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Incoming Ontario Premier Kathleen Wynne and Alberta Premier Alison Redford during their meeting at Queen's Park in Toronto on Jan. 30, 2013.Peter Power/The Globe and Mail

When incoming Ontario premier Kathleen Wynne sat down with Alberta's Alison Redford, they found an unexpected piece of common ground: wrestling down the deficit amid an uncertain economy.

The prairie province has suddenly found itself in rough fiscal waters, thanks to lower-than-expected oil prices and an overreliance on energy exports to the United States. The resulting fiscal turmoil has Alberta, which once boasted massive budget surpluses to accompany its debt-free status, sounding far more like cash-strapped Ontario.

Ms. Wynne and Ms. Redford met for half an hour in a reading room off the legislative library at Queen's Park Wednesday morning. After the tête-à-tête, Ms. Redford said the pair discussed methods of reining in spending, including allocating money based on the performance of government departments, and re-evaluating programs.

"The discussions that we had were … about some of the choices that Ontario might make in terms of some of the work that we're doing in Alberta around results-based budgeting," Ms. Redford said.

In a lunch-time speech at Toronto's Royal York Hotel, Ms. Redford struck a tone almost identical to that of Ms. Wynne and other Ontario politicians, preaching fiscal austerity while pledging not to slash programs.

Every government minister, she said, had been ordered to perform a comprehensive review of their department to determine what services can be delivered more cheaply.

"We will eliminate waste wherever we can find it," she said. "In this year's budget, we'll hold the line on spending and we'll live within our means."

A string of multibillion-dollar budget surpluses allowed Alberta to pay off its provincial debt in 2004, but the province returned to deficit spending in 2008 as the recession took hold.

Faced with this bleak fiscal picture, Ms. Redford has signalled that every financial tool – including new taxes – could be on the table in future, but has emphatically excluded them from the current budget. When pressed on the possibility of a provincial sales tax, which Alberta does not currently have, she would not explicitly rule out bringing one in at some point.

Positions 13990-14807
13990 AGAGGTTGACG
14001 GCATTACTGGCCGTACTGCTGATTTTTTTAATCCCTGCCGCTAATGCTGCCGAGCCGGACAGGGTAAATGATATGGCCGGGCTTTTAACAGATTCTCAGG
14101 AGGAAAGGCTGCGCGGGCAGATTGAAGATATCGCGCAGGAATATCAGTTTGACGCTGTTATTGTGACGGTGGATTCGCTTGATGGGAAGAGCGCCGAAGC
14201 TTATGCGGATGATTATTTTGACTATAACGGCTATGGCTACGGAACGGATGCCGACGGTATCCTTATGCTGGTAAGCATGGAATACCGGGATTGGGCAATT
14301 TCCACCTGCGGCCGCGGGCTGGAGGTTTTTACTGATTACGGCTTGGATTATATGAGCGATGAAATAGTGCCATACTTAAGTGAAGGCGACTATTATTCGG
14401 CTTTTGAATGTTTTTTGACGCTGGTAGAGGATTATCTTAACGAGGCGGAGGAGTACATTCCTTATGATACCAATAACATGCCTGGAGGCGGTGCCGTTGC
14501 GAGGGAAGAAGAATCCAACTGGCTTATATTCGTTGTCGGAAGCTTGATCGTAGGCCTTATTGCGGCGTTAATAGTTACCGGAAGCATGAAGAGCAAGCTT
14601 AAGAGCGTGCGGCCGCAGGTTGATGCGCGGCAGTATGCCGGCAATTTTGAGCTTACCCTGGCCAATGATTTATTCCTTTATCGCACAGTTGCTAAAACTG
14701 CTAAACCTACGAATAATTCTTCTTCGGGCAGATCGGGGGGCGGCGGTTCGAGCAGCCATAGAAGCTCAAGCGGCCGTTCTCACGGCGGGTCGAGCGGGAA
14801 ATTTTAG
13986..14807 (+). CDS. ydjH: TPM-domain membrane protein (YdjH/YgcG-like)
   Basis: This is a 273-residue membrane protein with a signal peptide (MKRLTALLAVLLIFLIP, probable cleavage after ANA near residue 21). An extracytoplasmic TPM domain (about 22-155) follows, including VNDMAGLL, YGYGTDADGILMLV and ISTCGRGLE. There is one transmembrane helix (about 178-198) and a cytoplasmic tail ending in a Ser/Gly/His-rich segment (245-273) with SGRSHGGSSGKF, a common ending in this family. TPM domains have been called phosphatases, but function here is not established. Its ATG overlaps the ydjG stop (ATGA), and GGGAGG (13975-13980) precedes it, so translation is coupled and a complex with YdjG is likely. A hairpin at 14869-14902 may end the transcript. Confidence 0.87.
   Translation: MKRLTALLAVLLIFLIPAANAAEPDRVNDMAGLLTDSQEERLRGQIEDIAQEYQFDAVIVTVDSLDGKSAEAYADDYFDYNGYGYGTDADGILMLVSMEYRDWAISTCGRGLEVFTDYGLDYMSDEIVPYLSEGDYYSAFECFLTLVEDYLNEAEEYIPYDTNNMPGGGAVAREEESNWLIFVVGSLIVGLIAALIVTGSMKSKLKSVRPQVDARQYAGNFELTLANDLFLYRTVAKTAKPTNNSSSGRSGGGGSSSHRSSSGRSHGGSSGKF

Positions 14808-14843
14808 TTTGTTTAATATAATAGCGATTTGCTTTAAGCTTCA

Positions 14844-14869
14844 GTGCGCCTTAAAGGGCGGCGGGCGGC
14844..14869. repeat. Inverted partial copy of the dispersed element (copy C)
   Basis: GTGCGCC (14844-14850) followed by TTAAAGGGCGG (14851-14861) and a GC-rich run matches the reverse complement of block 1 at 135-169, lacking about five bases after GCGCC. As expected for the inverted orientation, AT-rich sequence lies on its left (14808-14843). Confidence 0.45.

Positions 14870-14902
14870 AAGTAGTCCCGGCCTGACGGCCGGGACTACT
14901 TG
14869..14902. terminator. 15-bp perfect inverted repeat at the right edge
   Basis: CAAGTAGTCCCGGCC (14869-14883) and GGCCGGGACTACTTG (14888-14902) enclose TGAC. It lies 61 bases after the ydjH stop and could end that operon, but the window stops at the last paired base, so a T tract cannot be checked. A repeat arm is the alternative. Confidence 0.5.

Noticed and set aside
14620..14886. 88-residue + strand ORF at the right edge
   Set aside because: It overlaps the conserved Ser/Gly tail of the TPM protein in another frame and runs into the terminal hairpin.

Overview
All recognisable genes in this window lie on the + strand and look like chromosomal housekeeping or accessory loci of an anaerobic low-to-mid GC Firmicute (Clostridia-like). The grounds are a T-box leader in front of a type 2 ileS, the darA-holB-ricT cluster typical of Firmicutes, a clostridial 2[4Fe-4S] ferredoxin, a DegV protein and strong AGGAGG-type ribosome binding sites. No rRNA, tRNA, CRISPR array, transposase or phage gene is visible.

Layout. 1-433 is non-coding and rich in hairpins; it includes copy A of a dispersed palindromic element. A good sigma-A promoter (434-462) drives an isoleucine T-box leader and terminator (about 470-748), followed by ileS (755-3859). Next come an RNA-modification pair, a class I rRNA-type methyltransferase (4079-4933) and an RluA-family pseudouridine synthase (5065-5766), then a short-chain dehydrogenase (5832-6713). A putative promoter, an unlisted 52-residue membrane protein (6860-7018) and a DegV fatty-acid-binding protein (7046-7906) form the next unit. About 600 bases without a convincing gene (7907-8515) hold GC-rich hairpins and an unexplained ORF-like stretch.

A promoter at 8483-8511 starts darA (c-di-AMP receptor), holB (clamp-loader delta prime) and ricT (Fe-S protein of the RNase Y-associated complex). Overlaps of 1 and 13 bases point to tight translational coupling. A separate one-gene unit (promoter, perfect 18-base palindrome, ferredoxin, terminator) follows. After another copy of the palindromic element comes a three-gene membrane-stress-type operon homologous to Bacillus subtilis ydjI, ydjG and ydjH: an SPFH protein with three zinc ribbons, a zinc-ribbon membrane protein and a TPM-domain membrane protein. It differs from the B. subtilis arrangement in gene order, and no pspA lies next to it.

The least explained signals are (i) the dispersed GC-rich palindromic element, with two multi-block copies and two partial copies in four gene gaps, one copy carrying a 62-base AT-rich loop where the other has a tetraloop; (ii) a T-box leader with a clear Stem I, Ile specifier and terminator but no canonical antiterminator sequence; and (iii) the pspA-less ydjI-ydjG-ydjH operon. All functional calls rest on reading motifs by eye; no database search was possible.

On top of oil prices that will see Alberta take in some $6-billion less in the coming fiscal year than the government had forecast, Ms. Redford said, the fact that the province depends so heavily on the United States to buy its product is hampering long-term economic growth.

The province argues that only new pipelines to the east and west will allow Alberta to effectively tap other markets, but its plans have run into opposition from environmental groups. Energy infrastructure such as this – and national support for it – formed part of the conversation with Ms. Wynne.

Ms. Wynne, meanwhile, was interested in discussing infrastructure of a different kind, in the form of a national transit strategy. She has argued that the federal government has a role to play in funding new public transportation construction, as Ontario looks for ways to pay for a provincial plan to build a series of light-rail lines and high-speed commuter trains in the Toronto area.

Ontario faces an $11.9-billion deficit and Ms. Wynne must walk a tightrope as she seeks to control spending without cutting too heavily into the money the Liberals have pumped into education and other social programs over the past nine years. She has also pledged to reform the province's welfare system and push forward on the transit-building plan.

The pair did not reach any agreements in what was essentially an introductory meeting, but both sides characterized the exchange as a "great conversation."

With a report from Karen Howlett